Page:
Our purpose in this article is to explore the fascination, over the last decade, with crime narratives that centre on the figure of the forensic pathologist. Principally this involves a reading of Cornwellâ��s Scarpetta series, but we also discuss a growing number of other novels that confront readers with the â��realityâ�� of the dead body. In some cases (for example, Kathy Reichs and Priscilla Masters) writers use, as Cornwell does, the figure of the forensic pathologist; in other instances, such as Nicci Frenchâ��s The Red Room (2001) and Jan Burkeâ��s Bones (1999), the female protagonistâ��s reading of the crime is determined by alternative forms of first-hand access to the â��underworldâ�� of the grave or autopsy room, such as that of the crime journalist or criminal psychologist. In contrast to the kind of police procedural novel that gives centre-stage to the psyche of the serial killer, the forensic pathology novel aims instead to evoke the â��appalling human messinessâ�� of actual crime through a perspective nearer to that of the victim. By providing readers with not only a body of experts but an expert on the body the novelist allows them to listen to the voices of the dead.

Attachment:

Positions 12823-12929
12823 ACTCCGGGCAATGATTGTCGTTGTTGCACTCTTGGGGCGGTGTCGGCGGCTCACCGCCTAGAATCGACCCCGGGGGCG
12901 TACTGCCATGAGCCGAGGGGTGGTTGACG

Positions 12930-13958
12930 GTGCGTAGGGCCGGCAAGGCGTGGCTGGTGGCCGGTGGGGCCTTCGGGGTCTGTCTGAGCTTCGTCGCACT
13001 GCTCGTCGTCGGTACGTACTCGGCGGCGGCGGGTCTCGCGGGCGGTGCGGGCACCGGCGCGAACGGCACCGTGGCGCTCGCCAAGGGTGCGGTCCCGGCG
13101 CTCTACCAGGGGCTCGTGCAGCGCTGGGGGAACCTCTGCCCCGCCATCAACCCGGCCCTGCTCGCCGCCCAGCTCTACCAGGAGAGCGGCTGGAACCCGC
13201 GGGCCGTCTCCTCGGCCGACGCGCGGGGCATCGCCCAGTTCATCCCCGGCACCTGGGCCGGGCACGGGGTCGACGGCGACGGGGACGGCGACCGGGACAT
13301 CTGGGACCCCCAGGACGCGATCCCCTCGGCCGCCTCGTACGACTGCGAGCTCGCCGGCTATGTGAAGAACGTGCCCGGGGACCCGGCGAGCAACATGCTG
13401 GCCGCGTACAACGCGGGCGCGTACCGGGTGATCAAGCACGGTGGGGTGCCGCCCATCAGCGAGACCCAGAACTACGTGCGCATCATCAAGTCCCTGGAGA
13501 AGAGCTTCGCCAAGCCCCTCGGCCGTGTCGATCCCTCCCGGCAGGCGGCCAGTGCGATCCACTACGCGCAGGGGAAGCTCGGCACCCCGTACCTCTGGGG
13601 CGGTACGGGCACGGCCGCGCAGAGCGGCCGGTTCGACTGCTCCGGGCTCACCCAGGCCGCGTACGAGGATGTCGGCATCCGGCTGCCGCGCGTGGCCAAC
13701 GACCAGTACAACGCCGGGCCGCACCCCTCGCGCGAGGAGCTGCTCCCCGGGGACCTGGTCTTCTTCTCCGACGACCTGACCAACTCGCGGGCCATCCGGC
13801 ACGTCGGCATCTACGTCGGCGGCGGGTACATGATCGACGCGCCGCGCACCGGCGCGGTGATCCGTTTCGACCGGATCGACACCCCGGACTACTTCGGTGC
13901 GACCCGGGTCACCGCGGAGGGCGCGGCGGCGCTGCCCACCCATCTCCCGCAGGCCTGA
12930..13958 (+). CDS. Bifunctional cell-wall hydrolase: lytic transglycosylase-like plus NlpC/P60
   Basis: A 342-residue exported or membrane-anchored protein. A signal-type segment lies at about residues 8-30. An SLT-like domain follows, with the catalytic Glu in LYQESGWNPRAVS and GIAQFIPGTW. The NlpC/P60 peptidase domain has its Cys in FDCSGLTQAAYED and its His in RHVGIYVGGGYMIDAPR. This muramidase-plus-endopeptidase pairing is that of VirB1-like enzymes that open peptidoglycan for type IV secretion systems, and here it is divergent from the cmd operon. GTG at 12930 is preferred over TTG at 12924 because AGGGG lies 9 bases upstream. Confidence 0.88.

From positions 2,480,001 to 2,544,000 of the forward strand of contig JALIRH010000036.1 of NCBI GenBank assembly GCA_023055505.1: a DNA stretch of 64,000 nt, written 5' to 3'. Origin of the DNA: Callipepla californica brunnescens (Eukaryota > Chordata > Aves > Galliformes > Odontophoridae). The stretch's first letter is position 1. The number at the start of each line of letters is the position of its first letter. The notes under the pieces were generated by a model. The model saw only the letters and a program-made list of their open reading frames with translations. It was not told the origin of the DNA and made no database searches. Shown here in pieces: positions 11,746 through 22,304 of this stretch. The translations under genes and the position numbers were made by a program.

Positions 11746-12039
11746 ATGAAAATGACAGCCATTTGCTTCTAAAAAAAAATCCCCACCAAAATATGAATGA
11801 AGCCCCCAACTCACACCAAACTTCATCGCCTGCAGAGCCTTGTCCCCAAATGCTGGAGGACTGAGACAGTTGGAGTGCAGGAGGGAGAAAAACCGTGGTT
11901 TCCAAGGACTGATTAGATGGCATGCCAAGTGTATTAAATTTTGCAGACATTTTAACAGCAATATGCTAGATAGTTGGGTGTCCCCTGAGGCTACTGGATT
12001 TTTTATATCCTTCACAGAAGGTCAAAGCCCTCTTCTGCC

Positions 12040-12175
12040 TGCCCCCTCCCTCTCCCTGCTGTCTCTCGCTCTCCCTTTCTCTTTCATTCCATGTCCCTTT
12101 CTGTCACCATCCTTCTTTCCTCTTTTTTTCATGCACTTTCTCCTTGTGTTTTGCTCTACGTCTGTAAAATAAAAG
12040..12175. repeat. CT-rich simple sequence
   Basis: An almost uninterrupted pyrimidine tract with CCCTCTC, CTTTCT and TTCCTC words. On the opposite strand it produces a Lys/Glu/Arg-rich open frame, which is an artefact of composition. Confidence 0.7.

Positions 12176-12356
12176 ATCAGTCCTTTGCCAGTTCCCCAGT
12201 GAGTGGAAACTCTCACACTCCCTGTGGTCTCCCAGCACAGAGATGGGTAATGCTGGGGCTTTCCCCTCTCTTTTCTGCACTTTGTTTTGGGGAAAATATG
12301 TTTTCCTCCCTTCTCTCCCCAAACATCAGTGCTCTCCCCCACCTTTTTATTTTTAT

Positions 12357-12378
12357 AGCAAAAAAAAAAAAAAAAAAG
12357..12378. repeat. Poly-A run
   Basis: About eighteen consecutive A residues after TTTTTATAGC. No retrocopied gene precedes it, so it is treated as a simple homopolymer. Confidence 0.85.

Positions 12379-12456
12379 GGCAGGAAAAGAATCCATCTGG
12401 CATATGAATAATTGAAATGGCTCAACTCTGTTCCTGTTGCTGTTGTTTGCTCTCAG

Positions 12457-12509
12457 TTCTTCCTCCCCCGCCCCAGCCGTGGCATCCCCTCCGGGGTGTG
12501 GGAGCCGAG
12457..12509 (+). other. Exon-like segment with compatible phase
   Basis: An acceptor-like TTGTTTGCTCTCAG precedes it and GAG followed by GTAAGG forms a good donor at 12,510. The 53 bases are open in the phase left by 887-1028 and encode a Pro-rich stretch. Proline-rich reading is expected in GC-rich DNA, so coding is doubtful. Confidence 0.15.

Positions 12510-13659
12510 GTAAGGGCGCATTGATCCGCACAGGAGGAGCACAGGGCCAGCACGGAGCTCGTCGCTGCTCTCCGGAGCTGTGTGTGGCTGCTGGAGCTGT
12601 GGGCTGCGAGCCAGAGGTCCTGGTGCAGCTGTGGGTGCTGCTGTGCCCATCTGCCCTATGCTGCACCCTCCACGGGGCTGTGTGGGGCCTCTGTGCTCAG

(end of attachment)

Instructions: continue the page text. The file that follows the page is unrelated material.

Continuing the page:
This article, which first appeared in Terrains vagues (Paradoxa no 20, 2006, ISBN: 1-929512-20-1), is reprinted with permission of the publisher. For more information about Paradoxa, visit www.paradoxa.com